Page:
CD138 is expressed on differentiated plasma cells and is involved in the development and/or proliferation of multiple myeloma (MM), for which it is a primary diagnostic marker. In this study, we report that immunoconjugates comprised of the murine/human chimeric CD138-specific monoclonal antibody nBT062 conjugated with highly cytotoxic maytansinoid derivatives (nBT062-SMCC-DM1, nBT062-SPDB-DM4 and nBT062-SPP-DM1) showed cytotoxic activity against CD138-positive MM cells both in vitro and in vivo. These agents demonstrated cytotoxicity against OPM1 and RPMI8226 (CD138-positive MM cell lines) in a dose and time-dependent fashion and were also cytotoxic against primary tumor cells from MM patients. Minimal cytotoxicity was noted in CD138-negative cell lines and no activity was observed against peripheral blood mononuclear cells from healthy volunteers, suggesting that CD138-targeting is important for immunoconjugate-mediated cytotoxicity. Examination of the mechanism of action whereby these immunoconjugates induced cytotoxicity in MM cells demonstrated that treatment triggered G2/M cell cycle arrest, followed by apoptosis associated with cleavage of PARP and caspase-3, -8 and -9. Neither interleukin-6 nor insulin-like growth factor-I could overcome the apoptotic effect of these agents. The level of soluble (s)CD138 in the BM plasma from 15 MM patients was evaluated to determine the potential impact of sCD138 on immunoconjugate function. The sCD138 level in BM plasma was found to be significantly lower than that present in MM cell culture supernatants where potent in vitro cytotoxicity was observed, suggesting that sCD138 levels in MM patient BM plasma would not interfere with immunoconjugate activity. Because adhesion to bone marrow stromal cells (BMSCs) triggers cell adhesion mediated drug resistance to conventional therapies, we next examined the effects of the conjugates on MM cell growth in the context of BMSC. Co-culture of MM cells with BMSCs, which protects against dexamethasoneinduced death, had no impact on the cytotoxicity of the immunoconjugates. The in vivo efficacy of these immunoconjugates was also evaluated in SCID mice bearing established CD138-positive MM xenografts and in a SCID-human bone xenograft model of myeloma. Significant tumor growth delay or regressions were observed at immunoconjugate concentrations that were well tolerated in all models tested. The ability of these agents to mediate bystander killing of proximal CD138-negative cells was also evaluated. While nBT062-SPDB-DM4 was inactive against CD138-negative Namalwa cells cultured alone, significant killing of these CD138-negative cells by nBT062-SPDB-DM4 was observed when mixed with CD138-positive OPM2 cells. This bystander killing may contribute to the eradication of MM tumors by disrupting the tumor microenvironment and/or killing CD138-negative MM tumor cells, such as the putative CD138 negative myeloma stem cells. These studies demonstrate strong evidence of in vitro and in vivo selective cytotoxicity of these immunoconjugates and provide the preclinical framework supporting evaluation of nBT062-based immunoconjugates in clinical trials to improve patient outcome in MM.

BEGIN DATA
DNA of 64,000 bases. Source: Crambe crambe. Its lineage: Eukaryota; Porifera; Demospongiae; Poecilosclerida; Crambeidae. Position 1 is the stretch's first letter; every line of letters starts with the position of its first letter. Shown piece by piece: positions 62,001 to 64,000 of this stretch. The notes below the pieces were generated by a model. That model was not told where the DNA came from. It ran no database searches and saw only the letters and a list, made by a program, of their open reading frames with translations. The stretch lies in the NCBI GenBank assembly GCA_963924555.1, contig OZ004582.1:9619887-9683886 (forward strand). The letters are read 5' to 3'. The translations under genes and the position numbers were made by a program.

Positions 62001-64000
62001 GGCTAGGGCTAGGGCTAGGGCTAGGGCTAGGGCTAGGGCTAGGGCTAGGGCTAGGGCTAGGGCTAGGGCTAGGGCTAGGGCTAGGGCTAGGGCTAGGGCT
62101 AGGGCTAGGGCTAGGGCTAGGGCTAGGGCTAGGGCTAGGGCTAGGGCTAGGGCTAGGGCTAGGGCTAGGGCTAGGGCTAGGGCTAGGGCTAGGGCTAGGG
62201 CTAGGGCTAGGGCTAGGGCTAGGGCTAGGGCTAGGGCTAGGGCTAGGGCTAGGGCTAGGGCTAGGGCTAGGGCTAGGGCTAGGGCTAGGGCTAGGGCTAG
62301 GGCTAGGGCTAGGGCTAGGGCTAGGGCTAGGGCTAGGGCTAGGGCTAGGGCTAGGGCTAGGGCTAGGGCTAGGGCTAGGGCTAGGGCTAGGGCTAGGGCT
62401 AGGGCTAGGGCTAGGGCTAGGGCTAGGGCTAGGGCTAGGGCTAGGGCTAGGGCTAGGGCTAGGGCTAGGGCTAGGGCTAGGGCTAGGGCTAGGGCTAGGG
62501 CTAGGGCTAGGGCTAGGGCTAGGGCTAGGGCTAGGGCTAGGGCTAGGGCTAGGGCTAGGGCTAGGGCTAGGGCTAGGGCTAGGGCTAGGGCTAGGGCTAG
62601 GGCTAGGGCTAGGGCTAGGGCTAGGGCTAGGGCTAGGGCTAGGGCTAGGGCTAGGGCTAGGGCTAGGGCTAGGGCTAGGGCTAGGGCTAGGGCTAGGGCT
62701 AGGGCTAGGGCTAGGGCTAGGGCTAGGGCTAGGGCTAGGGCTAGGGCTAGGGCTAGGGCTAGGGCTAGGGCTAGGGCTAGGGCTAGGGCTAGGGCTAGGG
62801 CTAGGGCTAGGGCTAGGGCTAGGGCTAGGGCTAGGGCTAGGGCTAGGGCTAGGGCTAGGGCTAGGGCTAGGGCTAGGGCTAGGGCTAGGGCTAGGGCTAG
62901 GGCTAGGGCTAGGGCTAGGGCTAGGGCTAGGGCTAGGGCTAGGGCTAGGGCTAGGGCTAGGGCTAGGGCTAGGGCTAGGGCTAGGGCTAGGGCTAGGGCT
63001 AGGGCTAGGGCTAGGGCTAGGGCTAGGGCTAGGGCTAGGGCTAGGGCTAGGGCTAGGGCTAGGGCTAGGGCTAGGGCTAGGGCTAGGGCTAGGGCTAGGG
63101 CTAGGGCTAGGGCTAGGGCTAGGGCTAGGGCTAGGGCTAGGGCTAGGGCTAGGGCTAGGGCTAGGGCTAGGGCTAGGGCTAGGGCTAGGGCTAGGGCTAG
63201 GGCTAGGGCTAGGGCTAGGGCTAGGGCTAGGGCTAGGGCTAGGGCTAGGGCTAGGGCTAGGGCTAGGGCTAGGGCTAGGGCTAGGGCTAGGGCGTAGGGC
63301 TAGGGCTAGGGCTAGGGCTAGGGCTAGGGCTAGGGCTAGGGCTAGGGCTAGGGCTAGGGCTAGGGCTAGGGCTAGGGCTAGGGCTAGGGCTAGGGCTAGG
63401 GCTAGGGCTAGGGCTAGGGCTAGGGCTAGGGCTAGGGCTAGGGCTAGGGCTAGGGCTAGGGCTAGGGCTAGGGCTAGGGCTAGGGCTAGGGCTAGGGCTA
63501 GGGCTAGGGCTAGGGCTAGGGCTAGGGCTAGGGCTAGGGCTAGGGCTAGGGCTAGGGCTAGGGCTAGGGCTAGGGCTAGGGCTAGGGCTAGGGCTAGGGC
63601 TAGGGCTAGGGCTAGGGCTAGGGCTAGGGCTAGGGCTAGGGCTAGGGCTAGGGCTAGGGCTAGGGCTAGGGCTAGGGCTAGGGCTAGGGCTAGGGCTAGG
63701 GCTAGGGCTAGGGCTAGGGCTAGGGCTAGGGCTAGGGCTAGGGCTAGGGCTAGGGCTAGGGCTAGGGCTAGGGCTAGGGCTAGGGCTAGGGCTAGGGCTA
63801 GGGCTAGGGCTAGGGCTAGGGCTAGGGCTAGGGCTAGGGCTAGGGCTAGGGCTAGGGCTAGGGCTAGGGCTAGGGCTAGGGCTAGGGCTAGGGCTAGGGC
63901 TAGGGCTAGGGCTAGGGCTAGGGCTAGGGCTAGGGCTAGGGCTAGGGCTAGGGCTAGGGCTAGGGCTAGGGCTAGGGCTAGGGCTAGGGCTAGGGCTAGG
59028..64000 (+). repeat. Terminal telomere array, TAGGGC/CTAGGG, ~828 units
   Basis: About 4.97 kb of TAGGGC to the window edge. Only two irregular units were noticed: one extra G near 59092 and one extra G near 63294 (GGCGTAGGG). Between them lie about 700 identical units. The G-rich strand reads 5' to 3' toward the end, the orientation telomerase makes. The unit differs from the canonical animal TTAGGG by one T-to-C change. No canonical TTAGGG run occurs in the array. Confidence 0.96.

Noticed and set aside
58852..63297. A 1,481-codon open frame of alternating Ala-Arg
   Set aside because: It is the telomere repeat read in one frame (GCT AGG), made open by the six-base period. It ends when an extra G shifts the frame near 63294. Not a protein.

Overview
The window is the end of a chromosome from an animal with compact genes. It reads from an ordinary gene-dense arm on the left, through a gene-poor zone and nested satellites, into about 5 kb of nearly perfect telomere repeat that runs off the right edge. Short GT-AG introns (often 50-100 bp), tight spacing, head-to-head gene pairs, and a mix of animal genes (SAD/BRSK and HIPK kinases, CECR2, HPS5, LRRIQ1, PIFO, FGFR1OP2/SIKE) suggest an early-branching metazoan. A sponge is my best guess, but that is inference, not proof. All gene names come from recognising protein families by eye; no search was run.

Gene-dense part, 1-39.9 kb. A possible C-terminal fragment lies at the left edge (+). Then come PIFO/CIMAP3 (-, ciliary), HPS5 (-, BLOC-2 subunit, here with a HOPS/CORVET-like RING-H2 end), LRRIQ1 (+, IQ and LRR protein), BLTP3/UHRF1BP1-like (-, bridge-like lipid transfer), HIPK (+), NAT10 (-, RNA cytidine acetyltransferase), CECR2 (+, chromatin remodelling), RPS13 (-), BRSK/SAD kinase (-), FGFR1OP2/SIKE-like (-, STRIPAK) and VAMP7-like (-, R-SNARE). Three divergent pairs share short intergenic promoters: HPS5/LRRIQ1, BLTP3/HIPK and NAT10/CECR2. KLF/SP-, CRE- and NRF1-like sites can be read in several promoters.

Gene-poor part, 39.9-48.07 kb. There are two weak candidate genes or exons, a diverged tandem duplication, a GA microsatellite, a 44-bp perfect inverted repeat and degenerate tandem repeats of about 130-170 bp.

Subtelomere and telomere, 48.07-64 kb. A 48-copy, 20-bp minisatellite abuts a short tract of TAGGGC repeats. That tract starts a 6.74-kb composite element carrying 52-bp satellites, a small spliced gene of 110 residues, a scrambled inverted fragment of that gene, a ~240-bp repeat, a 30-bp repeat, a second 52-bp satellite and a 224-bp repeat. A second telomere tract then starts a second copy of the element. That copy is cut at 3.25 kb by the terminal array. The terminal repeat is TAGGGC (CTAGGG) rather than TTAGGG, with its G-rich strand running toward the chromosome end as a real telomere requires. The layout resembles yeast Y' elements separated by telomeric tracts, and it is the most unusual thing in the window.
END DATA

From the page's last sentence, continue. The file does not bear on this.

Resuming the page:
Disclosures: Hideshima:MMRF: Research Funding. Anderson:MMRF: Research Funding; NIH: Research Funding.

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